Breaking: 888 Holdings Confirms Takeover Talks With William Hill
Shares of gambling giant 888 Holdings soared late Tuesday afternoon, as the company issued a note to confirm the existence of an offer by Britain’s biggest bookmaker, poker and casino room William Hill.
After some industry rumours revealed the existence of “advanced talks” between the two companies, 888 Holdings management decided to send a note to the media to confirm that negotiations of a possible deal are ongoing.
"The Board of the Company notes the recent press speculation concerning the possibility of an offer being made for the Company [and] that it received an approach regarding a possible offer for the Company by William Hill PLC," the note states.
However, as the note continues, "there can be no certainty that any firm offer will be made nor as to the terms on which any firm offer might be forthcoming."
"The Company's shareholders will be kept informed of relevant developments and a further announcement will be made as appropriate, but in any event by no later than 28 days from the date of this announcement."
Contacted by PokerNews, Alex Brennan, a representative from the London-based financial and corporate PR firm Hudson Sandler, confirmed what was included in 888’s public statement but declined to share additional details about the operation.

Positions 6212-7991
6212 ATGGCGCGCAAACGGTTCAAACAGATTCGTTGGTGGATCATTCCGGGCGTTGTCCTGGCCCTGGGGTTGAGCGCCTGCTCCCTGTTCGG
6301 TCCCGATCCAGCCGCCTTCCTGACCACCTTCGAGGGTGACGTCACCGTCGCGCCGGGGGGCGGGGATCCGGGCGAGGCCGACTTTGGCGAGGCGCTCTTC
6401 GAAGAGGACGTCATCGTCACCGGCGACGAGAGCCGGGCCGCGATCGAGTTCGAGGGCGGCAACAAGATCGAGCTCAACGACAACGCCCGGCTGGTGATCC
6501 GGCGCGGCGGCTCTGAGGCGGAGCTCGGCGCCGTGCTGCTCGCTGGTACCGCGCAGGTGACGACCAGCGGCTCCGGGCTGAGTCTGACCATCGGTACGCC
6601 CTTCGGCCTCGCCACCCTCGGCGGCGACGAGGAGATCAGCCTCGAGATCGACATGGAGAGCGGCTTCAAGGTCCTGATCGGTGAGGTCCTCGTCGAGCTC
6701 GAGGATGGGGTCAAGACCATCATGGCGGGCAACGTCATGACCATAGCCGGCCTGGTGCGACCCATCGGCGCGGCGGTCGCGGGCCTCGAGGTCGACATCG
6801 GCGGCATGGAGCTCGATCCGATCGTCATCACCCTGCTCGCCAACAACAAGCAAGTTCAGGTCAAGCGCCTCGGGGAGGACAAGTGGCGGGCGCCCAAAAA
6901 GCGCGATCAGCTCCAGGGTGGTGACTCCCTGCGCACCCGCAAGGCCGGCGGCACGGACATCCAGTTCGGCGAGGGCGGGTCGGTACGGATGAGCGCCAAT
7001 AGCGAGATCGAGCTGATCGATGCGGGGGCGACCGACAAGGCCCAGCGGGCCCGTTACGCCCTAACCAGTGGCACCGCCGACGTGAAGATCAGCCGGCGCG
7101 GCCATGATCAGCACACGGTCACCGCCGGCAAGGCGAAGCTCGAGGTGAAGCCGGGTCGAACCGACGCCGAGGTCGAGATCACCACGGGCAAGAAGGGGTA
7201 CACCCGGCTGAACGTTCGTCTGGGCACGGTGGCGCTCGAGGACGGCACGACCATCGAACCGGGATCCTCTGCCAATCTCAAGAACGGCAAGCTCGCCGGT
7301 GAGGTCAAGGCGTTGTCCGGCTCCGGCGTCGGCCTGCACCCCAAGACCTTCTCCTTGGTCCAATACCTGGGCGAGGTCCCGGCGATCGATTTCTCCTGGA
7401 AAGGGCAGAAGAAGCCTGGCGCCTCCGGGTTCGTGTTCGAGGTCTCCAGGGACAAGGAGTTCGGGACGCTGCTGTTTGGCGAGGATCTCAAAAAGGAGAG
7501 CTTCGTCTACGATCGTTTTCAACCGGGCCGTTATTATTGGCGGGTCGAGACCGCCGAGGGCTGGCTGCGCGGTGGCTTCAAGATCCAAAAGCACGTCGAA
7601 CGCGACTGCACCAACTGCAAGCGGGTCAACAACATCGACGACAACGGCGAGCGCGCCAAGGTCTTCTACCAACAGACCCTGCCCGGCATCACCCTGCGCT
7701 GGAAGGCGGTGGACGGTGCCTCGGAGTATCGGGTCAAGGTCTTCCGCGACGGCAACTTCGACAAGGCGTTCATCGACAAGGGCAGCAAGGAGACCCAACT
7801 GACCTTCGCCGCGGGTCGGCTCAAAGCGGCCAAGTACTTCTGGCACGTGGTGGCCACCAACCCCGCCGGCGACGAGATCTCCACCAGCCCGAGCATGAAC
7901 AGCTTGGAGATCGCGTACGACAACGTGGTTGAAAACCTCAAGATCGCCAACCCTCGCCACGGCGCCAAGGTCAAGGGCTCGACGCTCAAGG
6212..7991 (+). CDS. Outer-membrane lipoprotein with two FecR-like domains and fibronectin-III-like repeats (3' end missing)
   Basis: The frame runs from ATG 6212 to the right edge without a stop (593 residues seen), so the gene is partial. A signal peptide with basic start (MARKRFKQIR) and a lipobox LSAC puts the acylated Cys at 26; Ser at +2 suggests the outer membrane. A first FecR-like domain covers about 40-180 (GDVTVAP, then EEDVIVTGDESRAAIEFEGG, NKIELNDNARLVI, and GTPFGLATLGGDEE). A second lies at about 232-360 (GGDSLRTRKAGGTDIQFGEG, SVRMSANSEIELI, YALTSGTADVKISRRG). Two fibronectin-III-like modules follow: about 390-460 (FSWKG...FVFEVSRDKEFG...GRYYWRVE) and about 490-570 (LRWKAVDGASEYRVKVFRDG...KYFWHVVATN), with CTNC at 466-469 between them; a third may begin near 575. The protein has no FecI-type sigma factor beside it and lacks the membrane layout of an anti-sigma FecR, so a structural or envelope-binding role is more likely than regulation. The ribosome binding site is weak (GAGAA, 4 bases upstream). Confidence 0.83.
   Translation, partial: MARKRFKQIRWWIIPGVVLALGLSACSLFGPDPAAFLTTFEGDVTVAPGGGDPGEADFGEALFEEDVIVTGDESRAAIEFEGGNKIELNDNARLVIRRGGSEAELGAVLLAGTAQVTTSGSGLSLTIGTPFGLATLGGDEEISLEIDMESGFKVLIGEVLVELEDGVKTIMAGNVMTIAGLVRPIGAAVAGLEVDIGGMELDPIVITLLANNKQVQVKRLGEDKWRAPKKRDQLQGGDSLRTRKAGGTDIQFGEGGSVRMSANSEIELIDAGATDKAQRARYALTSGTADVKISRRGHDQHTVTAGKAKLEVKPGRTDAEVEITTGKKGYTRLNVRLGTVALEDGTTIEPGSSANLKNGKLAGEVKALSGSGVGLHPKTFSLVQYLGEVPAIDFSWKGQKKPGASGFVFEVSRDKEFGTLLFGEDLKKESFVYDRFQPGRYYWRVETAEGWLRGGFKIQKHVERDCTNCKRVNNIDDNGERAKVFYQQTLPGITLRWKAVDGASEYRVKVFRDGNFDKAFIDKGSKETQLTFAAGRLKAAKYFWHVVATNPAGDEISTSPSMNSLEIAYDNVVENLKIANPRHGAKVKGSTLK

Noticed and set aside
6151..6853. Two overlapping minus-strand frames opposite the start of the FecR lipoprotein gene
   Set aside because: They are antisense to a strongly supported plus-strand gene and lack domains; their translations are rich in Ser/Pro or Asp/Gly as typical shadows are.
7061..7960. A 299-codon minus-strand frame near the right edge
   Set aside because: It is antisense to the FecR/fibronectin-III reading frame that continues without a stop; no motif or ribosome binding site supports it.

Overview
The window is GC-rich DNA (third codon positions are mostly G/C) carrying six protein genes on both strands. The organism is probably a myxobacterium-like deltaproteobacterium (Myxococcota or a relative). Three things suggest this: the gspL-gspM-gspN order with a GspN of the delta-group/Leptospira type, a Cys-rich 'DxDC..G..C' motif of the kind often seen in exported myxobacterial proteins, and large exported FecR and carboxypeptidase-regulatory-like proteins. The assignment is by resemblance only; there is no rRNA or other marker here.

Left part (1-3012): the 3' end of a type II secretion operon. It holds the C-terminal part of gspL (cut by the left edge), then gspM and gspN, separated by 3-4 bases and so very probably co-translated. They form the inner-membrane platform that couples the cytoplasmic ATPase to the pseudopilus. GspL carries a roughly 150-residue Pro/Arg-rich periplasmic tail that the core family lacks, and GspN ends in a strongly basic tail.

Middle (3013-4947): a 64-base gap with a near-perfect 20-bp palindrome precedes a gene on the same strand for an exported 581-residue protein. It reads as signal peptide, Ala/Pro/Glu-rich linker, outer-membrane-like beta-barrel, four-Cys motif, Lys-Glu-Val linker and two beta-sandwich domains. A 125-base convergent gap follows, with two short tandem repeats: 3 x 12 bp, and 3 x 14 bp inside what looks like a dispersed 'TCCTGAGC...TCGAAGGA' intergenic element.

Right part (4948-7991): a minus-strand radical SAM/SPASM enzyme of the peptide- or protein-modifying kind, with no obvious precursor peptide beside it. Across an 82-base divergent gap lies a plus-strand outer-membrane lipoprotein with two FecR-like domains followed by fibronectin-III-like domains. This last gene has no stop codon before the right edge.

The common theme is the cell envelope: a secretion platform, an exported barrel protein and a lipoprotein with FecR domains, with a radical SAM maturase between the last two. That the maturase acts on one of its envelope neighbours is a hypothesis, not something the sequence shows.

According to the Times, William Hill would be ready to pay up to 210 pence a share in an operation that would cost approximately 750 million pounds ($1.14 billion). The sum, however, seems to not have yet met the expectations of one of the founders and owners of 888 Holdings, as rumours suggest that the Shaked family would be keen to settle for 300 pence a share.
The deal seems to have been already blessed by international investors, as 888 Holdings went up by 21 percent shortly after the note was sent to the media.
888 Holdings shares went up to 175 pence a share by 14:59 GMT, with trading volumes nearly five times the stock's daily average. William Hill shares, however, fell 3.5 percent to 376.2 per share.